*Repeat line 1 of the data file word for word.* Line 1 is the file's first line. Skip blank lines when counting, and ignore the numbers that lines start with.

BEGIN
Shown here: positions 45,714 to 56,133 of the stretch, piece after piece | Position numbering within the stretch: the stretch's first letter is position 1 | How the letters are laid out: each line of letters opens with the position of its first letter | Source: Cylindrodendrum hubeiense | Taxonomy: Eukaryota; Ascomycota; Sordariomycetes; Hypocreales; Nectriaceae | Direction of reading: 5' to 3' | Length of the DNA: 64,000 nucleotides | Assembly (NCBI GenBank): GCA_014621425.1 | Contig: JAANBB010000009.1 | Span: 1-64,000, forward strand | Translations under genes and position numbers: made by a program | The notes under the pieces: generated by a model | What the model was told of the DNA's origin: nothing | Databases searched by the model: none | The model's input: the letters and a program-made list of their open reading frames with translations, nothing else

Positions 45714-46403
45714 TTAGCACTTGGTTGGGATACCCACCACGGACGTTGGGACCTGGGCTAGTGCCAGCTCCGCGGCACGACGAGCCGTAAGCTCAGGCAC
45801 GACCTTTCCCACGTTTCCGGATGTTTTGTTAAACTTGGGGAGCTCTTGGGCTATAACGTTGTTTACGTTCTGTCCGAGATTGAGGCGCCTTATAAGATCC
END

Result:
Shown here: positions 45,714 to 56,133 of the stretch, piece after piece | Position numbering within the stretch: the stretch's first letter is position 1 | How the letters are laid out: each line of letters opens with the position of its first letter | Source: Cylindrodendrum hubeiense | Taxonomy: Eukaryota; Ascomycota; Sordariomycetes; Hypocreales; Nectriaceae | Direction of reading: 5' to 3' | Length of the DNA: 64,000 nucleotides | Assembly (NCBI GenBank): GCA_014621425.1 | Contig: JAANBB010000009.1 | Span: 1-64,000, forward strand | Translations under genes and position numbers: made by a program | The notes under the pieces: generated by a model | What the model was told of the DNA's origin: nothing | Databases searched by the model: none | The model's input: the letters and a program-made list of their open reading frames with translations, nothing else